Michael Shiloh is a lifelong tinkerer and maker who worked as an electrical engineer for companies and artists before discovering a passion for teaching.
Michael recently joined the Arduino team, and is responsible for Education and Community Management.
Michael teaches electronics, electromechanics, robotics, physical computing, experimental interface design, programming, and system design at:
- San Francisco State University
- California College of the Arts
- San Francisco Art Institute
- The Crucible
- The Exploratorium
Michael speaks and leads workshops at universities, conferences, and other venues around the world:
- Maker Faire, San Francisco
- Maker Faire, New York City
- LIFT conference, Geneva
- LIFT conference, Marsailles
- DLD conference, Munich
- Kinnernet, Israel
- Emerging Technology Converence, San Diego
- OSCON, Portland
- Stanford University
Michael makes art, both individually and in collaboration with others
- Survival Research Labs (colaboration)
- Machine art
- Robot art
Michael Shiloh has a BSc in Electrical Engineering and Computer Science, and worked for many years designing consumer and industrial hardware and software systems before starting a career in Art and Technology education.
Michael joined Survival Research Labs in 1990, designing and installing control systems for the groups’ large industrial performance machines, and started teaching electronics and animatronics to artists working in the increasingly popular fields of machine art, kinetic sculpture, physical computing, and robotics.
Working with artists and other non-technical designers, it became apparent that there was a need for inexpensive, easy-to-use tools for prototyping and developing interactive projects. In 2002 Michael co-founded MakingThings, helping develop the Teleo line of rapid prototyping building blocks, allowing designers to build complex projects that combined software with electronics and devices such as sensors and motors. A natural teacher, Michael found himself teaching others how to use Teleo at companies and universities including Xerox PARC, Stanford University, California State University (Hayward and San Francisco), California College of the Arts, and the San Francisco Art Institute.
Discovering a passion and aptitude for teaching, Michael was a guest lecturer for various art and technology classes, developed and taught tinkering workshops for children at the San Jose Tech Museum of Innovation, brought Maker Faire projects to under-served schools through Make Magazine‘s art and technology Make Mobile, and for 5 years designed and lead MAKE Play Day workshop, the largest workshop at Make magazine’s annual Maker Faire, where an estimated 3000 children and adults build gadgets and contraptions from discarded electrical devices.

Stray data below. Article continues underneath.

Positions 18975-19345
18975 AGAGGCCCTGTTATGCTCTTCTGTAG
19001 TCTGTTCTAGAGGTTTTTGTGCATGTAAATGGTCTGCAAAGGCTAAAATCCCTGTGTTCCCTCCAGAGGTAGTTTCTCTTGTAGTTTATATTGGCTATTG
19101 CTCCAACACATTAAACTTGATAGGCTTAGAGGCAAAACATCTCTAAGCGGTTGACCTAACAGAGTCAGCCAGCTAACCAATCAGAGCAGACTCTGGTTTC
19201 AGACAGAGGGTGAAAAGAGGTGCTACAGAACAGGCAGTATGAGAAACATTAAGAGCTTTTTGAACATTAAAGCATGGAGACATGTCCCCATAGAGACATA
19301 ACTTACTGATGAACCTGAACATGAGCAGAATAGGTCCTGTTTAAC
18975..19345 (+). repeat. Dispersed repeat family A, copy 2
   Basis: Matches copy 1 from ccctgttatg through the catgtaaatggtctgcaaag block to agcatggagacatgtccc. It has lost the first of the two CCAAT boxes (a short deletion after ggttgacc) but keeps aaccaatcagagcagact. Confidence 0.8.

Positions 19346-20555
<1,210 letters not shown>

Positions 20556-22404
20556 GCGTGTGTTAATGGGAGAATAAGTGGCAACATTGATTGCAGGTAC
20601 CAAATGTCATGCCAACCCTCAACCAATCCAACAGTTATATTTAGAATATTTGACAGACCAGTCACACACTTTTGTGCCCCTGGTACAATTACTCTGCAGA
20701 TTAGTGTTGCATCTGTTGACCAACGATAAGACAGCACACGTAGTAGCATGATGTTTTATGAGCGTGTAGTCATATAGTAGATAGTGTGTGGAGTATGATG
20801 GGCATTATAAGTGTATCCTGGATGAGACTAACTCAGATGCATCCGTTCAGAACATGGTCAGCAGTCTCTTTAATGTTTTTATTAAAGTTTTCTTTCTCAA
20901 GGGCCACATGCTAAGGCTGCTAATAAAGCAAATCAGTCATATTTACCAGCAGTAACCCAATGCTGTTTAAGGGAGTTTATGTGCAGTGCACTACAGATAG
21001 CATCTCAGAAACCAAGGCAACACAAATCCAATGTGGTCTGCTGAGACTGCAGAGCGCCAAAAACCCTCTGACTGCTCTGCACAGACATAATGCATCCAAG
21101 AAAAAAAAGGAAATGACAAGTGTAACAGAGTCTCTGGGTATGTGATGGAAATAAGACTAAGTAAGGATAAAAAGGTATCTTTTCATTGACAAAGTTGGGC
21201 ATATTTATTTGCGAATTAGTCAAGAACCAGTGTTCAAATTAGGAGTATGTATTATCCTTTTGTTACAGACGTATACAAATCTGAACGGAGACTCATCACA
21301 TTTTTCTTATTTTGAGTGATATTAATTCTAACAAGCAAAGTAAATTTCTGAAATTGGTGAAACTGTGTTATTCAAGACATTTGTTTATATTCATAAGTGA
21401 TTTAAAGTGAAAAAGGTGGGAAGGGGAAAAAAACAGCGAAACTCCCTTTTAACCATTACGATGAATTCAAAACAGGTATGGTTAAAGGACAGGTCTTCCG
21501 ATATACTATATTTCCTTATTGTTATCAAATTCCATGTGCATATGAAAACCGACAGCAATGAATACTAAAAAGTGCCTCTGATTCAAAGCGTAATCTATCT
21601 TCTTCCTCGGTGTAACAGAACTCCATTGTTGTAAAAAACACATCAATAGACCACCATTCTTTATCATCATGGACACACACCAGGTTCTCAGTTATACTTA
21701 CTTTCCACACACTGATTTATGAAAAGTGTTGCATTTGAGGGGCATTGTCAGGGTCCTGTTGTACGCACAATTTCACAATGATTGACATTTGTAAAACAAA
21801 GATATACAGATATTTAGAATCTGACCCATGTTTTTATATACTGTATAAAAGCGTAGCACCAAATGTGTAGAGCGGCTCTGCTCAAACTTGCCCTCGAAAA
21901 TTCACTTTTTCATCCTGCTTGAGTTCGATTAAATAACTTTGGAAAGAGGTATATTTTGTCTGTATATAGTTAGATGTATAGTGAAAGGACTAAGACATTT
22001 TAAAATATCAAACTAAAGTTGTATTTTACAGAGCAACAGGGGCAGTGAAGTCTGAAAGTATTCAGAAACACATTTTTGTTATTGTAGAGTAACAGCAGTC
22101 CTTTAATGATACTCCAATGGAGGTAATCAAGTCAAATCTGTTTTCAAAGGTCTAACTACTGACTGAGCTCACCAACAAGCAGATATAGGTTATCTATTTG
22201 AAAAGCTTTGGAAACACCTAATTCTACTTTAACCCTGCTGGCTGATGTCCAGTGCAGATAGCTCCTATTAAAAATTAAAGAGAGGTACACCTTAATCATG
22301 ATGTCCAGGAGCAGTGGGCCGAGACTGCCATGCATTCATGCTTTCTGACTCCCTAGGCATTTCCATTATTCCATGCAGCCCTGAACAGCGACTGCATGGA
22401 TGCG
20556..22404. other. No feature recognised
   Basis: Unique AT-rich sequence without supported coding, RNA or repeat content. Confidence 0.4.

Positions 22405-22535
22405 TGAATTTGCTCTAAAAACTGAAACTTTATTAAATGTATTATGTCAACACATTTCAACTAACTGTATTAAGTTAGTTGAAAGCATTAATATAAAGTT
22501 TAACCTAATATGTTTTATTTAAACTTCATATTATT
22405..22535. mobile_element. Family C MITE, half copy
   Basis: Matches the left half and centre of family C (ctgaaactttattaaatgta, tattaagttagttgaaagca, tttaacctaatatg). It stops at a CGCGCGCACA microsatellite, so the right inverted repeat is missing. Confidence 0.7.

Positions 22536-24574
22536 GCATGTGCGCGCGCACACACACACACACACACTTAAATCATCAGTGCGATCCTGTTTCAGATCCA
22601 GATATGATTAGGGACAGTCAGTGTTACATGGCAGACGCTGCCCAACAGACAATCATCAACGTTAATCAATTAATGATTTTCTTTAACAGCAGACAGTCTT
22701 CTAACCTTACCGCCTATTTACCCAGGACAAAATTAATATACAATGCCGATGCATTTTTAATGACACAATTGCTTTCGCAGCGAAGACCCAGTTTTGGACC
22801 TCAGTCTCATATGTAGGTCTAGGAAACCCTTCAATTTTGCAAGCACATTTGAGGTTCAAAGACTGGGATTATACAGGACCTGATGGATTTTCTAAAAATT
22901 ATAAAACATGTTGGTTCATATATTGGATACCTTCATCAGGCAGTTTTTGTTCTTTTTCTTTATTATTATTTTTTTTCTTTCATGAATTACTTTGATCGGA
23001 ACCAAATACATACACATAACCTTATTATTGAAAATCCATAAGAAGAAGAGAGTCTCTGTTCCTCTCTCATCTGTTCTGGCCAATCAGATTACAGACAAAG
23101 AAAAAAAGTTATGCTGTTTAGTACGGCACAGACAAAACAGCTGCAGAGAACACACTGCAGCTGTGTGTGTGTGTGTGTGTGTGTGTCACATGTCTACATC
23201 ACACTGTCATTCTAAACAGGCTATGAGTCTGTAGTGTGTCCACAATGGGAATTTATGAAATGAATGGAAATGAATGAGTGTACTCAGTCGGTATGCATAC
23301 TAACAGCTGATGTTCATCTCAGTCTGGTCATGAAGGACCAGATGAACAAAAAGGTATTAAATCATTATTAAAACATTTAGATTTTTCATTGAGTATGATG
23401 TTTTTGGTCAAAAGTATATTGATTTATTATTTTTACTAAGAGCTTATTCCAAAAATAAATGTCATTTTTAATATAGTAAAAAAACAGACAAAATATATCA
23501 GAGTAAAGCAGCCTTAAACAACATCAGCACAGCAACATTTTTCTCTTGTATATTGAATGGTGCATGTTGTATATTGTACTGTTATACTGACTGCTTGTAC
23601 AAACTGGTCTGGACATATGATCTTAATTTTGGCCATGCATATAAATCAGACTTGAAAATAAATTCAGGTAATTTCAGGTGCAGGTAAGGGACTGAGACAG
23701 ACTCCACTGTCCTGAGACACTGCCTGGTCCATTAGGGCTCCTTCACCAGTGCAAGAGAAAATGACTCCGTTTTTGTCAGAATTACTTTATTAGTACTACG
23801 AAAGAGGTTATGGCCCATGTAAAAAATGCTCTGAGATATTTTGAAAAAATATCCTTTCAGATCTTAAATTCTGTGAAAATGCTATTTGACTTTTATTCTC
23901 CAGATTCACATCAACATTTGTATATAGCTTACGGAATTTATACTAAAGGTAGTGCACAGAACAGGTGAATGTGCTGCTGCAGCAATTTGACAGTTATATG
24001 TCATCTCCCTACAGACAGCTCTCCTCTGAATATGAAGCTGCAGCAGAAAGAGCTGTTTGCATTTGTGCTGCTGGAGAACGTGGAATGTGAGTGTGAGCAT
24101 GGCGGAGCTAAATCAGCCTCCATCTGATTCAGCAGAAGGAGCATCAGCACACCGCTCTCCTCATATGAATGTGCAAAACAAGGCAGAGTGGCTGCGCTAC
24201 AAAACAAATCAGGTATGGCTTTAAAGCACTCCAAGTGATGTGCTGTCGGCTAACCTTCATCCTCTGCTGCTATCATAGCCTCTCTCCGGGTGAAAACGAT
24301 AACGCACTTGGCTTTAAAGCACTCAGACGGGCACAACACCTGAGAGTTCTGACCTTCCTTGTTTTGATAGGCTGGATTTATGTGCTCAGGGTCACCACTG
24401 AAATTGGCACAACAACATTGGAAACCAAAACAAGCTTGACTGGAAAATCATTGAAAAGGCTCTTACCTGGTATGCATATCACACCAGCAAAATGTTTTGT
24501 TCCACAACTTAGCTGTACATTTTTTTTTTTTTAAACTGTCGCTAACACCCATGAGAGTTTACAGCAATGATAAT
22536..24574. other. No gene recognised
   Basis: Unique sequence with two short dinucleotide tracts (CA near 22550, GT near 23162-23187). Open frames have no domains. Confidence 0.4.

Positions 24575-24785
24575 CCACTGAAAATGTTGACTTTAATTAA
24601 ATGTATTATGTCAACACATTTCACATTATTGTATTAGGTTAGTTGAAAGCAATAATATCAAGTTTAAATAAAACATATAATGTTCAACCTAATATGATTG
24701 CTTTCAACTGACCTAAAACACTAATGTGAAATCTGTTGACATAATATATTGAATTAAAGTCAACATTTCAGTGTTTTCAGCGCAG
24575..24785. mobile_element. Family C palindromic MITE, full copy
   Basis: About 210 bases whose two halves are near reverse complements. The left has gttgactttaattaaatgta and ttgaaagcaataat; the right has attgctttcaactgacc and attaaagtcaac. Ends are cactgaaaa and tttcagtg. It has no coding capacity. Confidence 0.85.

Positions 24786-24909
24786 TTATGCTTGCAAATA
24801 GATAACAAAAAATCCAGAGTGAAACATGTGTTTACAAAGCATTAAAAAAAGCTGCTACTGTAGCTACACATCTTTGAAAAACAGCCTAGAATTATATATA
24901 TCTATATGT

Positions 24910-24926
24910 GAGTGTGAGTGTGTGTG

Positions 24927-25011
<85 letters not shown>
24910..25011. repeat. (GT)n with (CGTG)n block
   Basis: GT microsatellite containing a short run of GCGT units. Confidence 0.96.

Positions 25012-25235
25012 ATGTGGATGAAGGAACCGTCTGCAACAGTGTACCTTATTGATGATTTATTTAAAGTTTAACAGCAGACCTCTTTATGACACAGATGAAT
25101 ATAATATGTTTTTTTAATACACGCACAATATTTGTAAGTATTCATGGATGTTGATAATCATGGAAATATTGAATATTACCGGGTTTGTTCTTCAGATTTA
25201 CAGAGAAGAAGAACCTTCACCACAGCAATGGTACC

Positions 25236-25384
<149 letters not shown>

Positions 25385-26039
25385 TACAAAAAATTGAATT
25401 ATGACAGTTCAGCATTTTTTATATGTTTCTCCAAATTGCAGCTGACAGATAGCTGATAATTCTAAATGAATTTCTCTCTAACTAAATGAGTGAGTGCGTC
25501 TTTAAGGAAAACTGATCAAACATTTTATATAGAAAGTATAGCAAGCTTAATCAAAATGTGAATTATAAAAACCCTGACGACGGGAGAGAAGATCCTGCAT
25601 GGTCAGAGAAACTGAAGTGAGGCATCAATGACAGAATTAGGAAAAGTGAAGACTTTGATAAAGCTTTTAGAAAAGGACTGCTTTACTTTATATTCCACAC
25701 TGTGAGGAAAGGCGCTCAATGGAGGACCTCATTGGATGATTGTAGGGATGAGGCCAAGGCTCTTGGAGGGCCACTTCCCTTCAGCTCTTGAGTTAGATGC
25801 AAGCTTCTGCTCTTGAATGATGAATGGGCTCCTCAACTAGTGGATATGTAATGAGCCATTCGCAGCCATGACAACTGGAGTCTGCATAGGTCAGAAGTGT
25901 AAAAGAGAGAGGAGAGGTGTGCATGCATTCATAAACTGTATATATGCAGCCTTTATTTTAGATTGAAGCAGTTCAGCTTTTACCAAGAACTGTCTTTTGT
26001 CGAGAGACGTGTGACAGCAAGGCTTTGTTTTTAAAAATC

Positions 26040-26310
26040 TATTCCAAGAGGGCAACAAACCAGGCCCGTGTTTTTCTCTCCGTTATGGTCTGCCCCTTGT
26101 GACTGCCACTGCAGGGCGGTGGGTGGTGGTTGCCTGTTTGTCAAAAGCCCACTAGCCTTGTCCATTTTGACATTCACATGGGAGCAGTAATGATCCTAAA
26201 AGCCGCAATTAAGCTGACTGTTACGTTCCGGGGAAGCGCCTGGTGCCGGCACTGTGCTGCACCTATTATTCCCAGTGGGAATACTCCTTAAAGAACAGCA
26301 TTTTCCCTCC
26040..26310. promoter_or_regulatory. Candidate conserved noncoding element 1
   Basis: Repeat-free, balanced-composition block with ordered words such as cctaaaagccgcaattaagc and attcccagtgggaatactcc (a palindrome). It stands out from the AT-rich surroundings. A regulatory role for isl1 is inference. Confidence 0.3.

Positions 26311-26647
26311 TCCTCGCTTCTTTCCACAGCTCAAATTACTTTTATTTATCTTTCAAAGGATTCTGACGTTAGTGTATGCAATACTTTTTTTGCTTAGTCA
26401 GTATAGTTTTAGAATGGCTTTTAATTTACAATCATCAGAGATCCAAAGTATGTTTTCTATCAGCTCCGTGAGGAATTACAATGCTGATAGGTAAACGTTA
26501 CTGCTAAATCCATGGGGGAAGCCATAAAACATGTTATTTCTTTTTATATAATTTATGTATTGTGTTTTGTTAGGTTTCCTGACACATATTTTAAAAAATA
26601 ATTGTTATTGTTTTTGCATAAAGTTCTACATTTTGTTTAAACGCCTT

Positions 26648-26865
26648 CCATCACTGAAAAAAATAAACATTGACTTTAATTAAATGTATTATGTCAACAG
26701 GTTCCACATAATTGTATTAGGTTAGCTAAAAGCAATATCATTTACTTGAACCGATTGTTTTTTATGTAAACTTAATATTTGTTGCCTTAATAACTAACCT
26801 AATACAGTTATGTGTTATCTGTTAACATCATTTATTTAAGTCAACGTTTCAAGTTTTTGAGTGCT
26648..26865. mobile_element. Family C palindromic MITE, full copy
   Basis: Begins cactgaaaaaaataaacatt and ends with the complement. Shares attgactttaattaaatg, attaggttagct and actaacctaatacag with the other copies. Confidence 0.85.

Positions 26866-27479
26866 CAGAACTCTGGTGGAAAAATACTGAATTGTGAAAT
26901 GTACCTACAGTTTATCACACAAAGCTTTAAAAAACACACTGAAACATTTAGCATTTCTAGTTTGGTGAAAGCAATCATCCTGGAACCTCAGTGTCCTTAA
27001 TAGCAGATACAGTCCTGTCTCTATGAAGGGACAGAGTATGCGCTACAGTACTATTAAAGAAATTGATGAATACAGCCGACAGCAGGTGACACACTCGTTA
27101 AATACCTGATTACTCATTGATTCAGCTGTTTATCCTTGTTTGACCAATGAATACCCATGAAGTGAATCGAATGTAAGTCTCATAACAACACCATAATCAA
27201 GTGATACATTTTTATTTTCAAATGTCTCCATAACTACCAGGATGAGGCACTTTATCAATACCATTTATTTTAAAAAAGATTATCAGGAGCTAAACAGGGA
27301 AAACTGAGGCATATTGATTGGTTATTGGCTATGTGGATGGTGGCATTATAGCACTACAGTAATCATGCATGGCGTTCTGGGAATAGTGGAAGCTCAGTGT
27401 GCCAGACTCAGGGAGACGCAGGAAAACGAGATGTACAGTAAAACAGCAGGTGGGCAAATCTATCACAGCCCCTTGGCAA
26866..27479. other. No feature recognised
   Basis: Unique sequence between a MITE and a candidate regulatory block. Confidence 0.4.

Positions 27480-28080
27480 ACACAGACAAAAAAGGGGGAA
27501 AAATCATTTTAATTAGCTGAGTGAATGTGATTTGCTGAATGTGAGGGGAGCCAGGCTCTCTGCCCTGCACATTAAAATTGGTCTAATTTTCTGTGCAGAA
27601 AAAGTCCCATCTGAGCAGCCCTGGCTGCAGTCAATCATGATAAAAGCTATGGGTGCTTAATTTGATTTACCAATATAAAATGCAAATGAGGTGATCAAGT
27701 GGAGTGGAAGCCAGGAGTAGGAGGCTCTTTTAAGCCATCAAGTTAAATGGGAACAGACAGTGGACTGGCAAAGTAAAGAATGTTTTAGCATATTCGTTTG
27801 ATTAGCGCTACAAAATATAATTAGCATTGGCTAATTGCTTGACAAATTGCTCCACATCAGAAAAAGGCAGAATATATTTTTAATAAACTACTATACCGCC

In 2005 Michael founded Teach Me To Make, an educational organization dedicated to the principle that understanding technology and construction techniques, should be open, public, and accessible to all. In 2008 Judy Castro, artist and designer, became a partner at Teach Me To Make. Inspired by the creativity and ingenuity of people with limited resources, Michael and Judy have developed tinkering workshops to teach and exercise the skills of innovation and creativity. Together and individually they facilitate the development of creativity while teaching technical skills such as rapid prototyping, tinkering, electronics, robotics, computer control, and Arduino.
In 2007 Michael joined OpenMoko as community liaison, responsible for developing and educating the community around this open source cellphone project. In 2008 Michael joined The Crucible and for 3 years headed the Kinetic and Electronics department.
In 2012 Michael joined the Arduino team, wearing the two very broadly defined hats of Community Manager and Education Coordinator.
Michael teaches Art and Engineering at the university level: Physical Computing at San Francisco State University, Audio Electronics at the Art Institute of California, San Francisco, Digital Fabrication at the San Francisco Art Institute, and Basic Electronics and Arduino at the California College of the Arts.
Michael has spoken at over 30 conferences and events around the world on open source project development, rapid prototyping, physical computing, kinetic sculpture, teaching electronics to the non-technical, and developing the creative process through tinkering.